The Structure of the English NP
  • ISSN 0929-998X
  • E-ISSN: 1569-9765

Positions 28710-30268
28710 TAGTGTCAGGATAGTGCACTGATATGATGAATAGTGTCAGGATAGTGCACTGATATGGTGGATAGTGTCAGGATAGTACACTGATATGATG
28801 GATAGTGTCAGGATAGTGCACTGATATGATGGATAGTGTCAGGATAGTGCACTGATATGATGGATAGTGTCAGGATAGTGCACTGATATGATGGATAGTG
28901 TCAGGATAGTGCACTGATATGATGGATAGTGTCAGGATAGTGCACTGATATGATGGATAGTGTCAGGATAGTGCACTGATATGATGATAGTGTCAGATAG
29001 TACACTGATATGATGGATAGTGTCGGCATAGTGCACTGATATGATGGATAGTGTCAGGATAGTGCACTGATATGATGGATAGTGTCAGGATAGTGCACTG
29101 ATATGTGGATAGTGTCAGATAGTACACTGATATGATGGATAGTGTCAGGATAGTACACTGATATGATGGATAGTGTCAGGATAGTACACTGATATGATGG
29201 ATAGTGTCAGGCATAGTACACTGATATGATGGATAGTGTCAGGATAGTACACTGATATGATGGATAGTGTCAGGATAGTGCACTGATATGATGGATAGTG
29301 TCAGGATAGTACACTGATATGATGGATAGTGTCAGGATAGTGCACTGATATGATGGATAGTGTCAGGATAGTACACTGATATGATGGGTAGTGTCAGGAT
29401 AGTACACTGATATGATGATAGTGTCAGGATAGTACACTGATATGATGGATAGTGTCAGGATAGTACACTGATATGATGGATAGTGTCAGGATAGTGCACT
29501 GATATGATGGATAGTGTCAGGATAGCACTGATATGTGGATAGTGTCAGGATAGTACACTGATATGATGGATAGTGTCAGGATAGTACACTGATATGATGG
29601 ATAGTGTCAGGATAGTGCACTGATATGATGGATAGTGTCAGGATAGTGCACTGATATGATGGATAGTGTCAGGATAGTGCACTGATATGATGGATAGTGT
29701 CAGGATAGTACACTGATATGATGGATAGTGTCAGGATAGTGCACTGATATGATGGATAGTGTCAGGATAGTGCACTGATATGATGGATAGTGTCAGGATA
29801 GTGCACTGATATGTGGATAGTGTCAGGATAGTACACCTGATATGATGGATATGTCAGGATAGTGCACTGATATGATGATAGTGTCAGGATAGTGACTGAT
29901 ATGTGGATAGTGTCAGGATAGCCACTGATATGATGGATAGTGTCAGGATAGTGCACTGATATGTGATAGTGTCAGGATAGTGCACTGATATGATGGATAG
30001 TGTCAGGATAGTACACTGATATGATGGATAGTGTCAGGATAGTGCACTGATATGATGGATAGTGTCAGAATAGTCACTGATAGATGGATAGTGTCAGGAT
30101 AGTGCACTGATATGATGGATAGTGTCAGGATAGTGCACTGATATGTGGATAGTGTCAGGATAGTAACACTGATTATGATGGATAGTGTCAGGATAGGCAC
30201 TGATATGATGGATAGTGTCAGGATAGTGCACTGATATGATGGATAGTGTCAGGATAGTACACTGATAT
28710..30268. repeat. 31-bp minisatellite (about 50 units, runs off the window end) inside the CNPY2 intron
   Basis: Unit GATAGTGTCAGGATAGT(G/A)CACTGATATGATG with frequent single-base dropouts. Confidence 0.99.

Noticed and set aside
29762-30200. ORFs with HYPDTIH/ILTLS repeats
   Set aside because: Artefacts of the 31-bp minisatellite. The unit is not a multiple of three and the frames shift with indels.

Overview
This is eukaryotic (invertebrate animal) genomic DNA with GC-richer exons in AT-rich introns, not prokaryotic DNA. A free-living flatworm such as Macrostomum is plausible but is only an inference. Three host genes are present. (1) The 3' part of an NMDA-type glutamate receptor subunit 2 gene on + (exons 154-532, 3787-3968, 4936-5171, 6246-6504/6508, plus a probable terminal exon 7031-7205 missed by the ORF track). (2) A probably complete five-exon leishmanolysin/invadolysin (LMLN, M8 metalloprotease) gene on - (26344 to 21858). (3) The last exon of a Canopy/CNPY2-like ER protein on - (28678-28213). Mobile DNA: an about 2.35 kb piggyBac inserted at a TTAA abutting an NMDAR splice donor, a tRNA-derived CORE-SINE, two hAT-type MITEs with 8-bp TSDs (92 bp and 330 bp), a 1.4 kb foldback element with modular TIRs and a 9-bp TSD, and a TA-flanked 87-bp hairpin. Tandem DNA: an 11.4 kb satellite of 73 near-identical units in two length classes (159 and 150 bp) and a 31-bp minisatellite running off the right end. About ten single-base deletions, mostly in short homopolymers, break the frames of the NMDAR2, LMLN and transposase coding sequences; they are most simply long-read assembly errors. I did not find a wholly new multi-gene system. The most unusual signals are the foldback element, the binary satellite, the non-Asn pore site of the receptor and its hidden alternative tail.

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This paper provides a detailed comparison of the referential behaviour of noun phrases and nominal and verbal gerunds from Middle to Late Modern English. It will be shown that in earlier stages of English, nominal and verbal gerunds to a large extent resemble prototypical noun phrases in their referential functioning, but also exhibit ‘non-nominal’ uses that depend on clausal rather than nominal grounding strategies. It is argued that the study of (diachronic changes in) the semantic and functional behaviour of nominal and verbal gerunds in Middle and Modern English should take into account that these are functionally hybrid constructions, showing referential traits of both prototypical noun phrases and clauses. This functional hybridity, then, was gradually sorted out, with nominal gerunds specializing to nominal reference and verbal gerunds continuing to adhere to the functional apparatus associated with subordinate clauses.


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